In summary, winning wrestlers had higher Tes values postcompetition than losers did as has been previously reported (12). Cortisol and Epi were not different between groups, indicating no difference in stress or physical exertion. Epinephrine responses to competition were strongly correlated with Tes responses in the losers. These relationships were not present in the winners, indicating different mechanisms in Tes regulation in these groups.
Undoubtedly, success in the sport of wrestling is highly dependent on factors such as physical mastery of wrestling skills, physiological preparation, and mental skills training. What has not been fully appreciated is the critical role of establishing social dominance in this sport. These data clearly indicate that winning and losing wrestlers use different physiological mechanisms for the acute endocrine response to competition. Based on data from the animal kingdom, winning wrestlers appear to establish a mechanism conducive to future success and long-term survival as a wrestler. In summary, the ability to foster an aggressive demeanor and a social dominance on the wrestling mat may be highly dependent on previous success and the accompanying physiological responses and adaptations. As such, scheduling of appropriate opponents may be critical for establishing an enhanced wrestling social dominance to facilitate future success.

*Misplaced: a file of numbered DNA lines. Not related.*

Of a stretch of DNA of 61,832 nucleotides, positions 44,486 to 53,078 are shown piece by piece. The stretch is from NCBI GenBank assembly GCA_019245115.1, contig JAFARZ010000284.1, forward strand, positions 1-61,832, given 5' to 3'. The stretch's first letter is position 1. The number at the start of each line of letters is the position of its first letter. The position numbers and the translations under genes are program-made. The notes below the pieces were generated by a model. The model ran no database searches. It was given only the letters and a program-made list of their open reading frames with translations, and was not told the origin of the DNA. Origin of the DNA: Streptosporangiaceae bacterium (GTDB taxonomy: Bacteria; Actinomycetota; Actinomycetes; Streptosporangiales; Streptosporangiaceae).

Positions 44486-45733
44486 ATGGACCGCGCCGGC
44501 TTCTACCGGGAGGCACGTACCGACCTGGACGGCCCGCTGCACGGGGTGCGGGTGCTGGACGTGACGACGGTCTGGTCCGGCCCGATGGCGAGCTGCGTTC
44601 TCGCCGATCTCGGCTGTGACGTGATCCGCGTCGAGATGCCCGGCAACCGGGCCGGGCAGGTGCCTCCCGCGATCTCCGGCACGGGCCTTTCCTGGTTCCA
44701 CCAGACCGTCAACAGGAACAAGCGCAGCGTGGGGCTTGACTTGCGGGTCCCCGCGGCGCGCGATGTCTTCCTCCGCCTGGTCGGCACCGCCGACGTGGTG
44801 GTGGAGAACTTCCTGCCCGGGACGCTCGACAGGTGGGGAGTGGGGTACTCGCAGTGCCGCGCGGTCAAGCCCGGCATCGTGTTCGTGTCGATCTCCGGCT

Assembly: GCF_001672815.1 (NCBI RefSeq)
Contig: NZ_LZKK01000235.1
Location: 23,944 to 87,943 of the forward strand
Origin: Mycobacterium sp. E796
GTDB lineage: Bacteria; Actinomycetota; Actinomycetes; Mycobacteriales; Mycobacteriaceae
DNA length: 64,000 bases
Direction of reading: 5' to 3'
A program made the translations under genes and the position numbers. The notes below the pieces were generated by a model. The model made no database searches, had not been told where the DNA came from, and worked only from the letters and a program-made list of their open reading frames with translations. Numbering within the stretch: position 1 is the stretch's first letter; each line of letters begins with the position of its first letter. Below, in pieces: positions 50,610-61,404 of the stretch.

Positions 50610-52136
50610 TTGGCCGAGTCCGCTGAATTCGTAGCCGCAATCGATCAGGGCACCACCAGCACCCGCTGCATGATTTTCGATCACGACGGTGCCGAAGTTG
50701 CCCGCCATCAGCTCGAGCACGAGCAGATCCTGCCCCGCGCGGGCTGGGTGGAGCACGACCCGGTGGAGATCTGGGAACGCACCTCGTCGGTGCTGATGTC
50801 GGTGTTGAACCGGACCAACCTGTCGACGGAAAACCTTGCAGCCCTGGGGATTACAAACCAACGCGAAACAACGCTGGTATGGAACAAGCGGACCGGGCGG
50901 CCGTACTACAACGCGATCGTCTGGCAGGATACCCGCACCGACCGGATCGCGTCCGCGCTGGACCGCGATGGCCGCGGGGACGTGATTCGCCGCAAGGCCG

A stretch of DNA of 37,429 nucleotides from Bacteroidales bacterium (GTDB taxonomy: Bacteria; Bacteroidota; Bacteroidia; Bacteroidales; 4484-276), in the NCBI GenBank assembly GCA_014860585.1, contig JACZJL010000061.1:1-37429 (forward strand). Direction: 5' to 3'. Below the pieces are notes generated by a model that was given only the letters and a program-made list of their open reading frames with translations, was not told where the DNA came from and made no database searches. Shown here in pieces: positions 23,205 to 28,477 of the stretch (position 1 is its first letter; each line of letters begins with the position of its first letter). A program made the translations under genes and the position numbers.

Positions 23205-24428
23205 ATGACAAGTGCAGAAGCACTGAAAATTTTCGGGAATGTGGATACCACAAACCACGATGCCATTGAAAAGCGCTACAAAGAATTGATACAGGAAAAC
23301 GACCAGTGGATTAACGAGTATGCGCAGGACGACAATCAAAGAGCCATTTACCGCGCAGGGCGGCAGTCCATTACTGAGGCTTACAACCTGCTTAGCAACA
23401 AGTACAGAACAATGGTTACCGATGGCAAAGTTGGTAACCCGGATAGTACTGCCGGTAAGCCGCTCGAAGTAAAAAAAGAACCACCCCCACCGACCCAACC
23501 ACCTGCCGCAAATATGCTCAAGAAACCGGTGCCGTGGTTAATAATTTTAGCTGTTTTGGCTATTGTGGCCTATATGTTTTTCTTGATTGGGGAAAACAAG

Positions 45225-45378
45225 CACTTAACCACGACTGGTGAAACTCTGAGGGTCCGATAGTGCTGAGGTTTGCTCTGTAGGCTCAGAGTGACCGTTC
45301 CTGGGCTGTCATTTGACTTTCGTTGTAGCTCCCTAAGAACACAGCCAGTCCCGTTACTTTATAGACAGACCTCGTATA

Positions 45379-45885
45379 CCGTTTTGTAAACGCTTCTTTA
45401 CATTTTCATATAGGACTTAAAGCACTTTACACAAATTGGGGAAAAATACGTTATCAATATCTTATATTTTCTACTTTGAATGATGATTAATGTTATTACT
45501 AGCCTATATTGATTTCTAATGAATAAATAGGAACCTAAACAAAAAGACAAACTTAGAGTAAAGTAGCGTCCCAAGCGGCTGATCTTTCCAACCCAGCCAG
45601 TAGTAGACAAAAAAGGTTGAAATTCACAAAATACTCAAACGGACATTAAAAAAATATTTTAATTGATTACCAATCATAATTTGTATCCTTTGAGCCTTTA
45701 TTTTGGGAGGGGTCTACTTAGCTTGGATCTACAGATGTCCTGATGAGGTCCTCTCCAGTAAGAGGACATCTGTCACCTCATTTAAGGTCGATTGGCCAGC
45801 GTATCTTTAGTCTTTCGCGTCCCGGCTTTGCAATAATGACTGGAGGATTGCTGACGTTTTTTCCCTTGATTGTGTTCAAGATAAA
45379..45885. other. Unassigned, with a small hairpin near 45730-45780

The authors would like to thank Rich Lorenzo, John Fritz, and John Yankanich for their gracious assistance with the design and implementation of this study. Additionally, we would like to thank N. Travis Triplett, Scott E. Gordon, L. Perry Koziris, and Steven J. Fleck for assistance with the data collection. This study was funded by a grant from the US Olympic Committee.
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